Event extraction is a challenging task, which aims to discover event triggers in a sentence and classify them by type. Training an event extraction system requires a large dataset of annotated event triggers and their types in a sentence. Unfortunately, because of the large amount of different event types, each with its own set of annotation rules, such manual annotation is both time-consuming and expensive. As a result, popular event datasets, such as ACEWalker et al. (2006) and TAC-KBP Mitamura et al. (2015), are small (e.g., the median number of positive examples per subtype is only 65 and 86, respectively) and biased towards frequent event types, such as Attack.
When an event occurs, there are often multiple parallel descriptions of that event (Figure 1) available somewhere on the Web due to the large number of different news sources. Some descriptions are simple, explaining in basic language the event that occurred. These are often easier for existing extraction systems to identify. Meanwhile, other descriptions might use more complex language that falls outside the scope of typical event extractors, but which, if identified, could serve as valuable training data for said systems.
We automatically generate labeled training data for event trigger identification leveraging this wealth of event descriptions111The generated data and our code can be found at https://github.com/jferguson144/NewsCluster. Specifically, we first group together paraphrases of event mentions. We then use the simple examples in each cluster to assign a label to the entire cluster. This simplifies the task of extracting events from difficult examples; rather than having to identify whether an event occurs, and which word serves as a trigger for that event, our system needs only to identify the most likely trigger for the given event. Finally, we combine the new examples with the original training set and retrain the event extractor.
Our experiments show that this data can be used with limited amounts of gold data to achieve significant improvement over both standard and neural event extraction systems. In particular, it achieves 1.1 and 1.3 point F1 improvements over a state-of-the-art system in trigger identification on TAC-KBP and ACE data respectively. Moreover, we show how the benefit of our method varies as a function of the amount of fully-supervised training data and the number of additional heuristically-labeled examples.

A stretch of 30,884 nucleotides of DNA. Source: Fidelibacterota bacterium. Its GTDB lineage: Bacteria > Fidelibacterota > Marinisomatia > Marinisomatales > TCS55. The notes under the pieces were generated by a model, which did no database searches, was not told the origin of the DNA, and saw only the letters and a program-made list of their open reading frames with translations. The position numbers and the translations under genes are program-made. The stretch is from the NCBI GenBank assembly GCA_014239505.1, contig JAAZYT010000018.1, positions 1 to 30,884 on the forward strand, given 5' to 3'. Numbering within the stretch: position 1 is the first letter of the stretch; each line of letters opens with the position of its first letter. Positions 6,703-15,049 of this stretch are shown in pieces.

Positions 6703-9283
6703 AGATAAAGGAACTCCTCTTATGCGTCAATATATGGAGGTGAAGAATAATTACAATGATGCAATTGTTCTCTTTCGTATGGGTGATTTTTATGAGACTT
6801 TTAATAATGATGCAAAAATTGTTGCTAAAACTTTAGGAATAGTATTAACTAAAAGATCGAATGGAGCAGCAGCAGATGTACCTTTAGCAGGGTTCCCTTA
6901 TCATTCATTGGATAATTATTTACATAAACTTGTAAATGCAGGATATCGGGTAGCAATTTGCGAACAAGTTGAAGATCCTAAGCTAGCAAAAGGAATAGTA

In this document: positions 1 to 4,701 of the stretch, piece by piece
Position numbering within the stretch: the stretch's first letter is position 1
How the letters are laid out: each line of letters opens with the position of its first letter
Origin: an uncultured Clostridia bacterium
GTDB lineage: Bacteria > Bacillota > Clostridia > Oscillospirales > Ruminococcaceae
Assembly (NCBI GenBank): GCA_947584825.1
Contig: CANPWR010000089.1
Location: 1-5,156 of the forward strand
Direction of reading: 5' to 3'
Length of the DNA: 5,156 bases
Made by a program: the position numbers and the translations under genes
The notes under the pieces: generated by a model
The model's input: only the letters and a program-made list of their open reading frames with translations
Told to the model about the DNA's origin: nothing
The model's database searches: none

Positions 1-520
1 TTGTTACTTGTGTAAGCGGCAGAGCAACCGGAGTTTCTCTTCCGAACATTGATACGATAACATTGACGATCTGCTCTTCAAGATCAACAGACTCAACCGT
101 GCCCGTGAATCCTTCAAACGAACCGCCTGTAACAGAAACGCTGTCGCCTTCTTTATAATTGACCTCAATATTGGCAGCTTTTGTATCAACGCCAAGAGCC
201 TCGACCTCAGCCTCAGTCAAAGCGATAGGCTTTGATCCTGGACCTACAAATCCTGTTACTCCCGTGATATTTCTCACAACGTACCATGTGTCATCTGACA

Our goal is to automatically add high quality labeled examples, which can then be used as additional training data to improve the performance of any event extraction model. Our data generation process has three steps. The first is to identify clusters of news articles all describing the same event. The second step is to run a baseline system over the sentences in these clusters to identify events found in each cluster. Finally, once we have identified an event in one article in a cluster, our system scans through the other articles in that cluster choosing the most likely trigger in each article for the given event type.
In order to identify groups of articles describing the same event instance, we use an approach inspired by the NewsSpike idea introduced in Zhang et al. (2015). The main intuition is that rare entities that are mentioned a lot on a single date are more indicative that two articles are covering the same event. We assign a score, , to each pair of articles, (, ) appearing on the same day, for whether or not they cover the same event, as follows:
where is the list of named entities for the article , and count is the number of times the entity appears on the given date, or in the whole corpus. This follows from the intuition above by reducing the weight given to common entities. For example, United States appears 367k times in the corpus, so it is not uncommon for it to appear hundreds of times on a single day, and articles mentioning it could be covering completely different topics. Meanwhile Les Miles appears only 1.6k times in the corpus, so when there are hundreds of mentions involving Les Miles on a single day, it is much more likely that he participated in some event. Accumulating these counts over all shared entities between two articles thus indicates whether the articles are covering the same event. We then group all articles that cover the same event according to this score into clusters.